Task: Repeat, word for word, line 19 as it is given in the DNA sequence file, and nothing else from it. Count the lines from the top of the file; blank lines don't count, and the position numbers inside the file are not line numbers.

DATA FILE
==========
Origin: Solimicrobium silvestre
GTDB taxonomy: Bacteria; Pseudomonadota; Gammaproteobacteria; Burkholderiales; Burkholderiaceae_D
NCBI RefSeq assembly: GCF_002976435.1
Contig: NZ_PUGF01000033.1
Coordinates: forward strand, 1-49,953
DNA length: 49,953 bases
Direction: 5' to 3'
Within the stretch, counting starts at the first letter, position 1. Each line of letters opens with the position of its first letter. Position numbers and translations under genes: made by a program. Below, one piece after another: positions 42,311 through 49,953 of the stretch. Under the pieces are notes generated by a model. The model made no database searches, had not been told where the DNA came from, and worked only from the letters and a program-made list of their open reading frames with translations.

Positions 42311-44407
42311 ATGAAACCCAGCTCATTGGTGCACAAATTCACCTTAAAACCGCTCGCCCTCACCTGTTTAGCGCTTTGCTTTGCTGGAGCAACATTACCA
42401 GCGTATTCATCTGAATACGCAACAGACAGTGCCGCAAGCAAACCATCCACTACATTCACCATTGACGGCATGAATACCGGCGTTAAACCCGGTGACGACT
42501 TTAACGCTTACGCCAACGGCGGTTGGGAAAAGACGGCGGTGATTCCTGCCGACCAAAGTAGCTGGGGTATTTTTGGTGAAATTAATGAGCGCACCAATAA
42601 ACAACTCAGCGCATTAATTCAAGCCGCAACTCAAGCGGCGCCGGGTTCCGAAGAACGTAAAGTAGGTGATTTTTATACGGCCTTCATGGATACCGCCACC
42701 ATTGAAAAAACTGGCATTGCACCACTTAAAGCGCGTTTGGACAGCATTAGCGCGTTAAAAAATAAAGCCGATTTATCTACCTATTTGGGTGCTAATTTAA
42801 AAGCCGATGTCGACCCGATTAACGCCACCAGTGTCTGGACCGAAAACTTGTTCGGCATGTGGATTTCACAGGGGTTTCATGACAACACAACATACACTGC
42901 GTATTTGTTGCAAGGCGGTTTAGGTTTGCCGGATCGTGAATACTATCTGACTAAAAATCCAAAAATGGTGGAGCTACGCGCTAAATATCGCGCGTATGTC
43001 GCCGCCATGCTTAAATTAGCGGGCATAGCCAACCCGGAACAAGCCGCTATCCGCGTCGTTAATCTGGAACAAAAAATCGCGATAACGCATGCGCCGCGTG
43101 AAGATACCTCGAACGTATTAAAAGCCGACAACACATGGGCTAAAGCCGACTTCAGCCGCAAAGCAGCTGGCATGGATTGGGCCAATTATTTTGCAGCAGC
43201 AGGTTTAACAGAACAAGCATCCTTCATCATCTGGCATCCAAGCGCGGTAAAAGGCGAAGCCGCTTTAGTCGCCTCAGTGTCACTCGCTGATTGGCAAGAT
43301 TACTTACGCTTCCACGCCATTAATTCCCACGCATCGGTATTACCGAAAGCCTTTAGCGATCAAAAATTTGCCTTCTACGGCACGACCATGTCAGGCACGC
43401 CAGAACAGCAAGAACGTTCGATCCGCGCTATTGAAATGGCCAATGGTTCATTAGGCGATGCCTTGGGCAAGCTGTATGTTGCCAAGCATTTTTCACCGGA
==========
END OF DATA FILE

43201 AGGTTTAACAGAACAAGCATCCTTCATCATCTGGCATCCAAGCGCGGTAAAAGGCGAAGCCGCTTTAGTCGCCTCAGTGTCACTCGCTGATTGGCAAGAT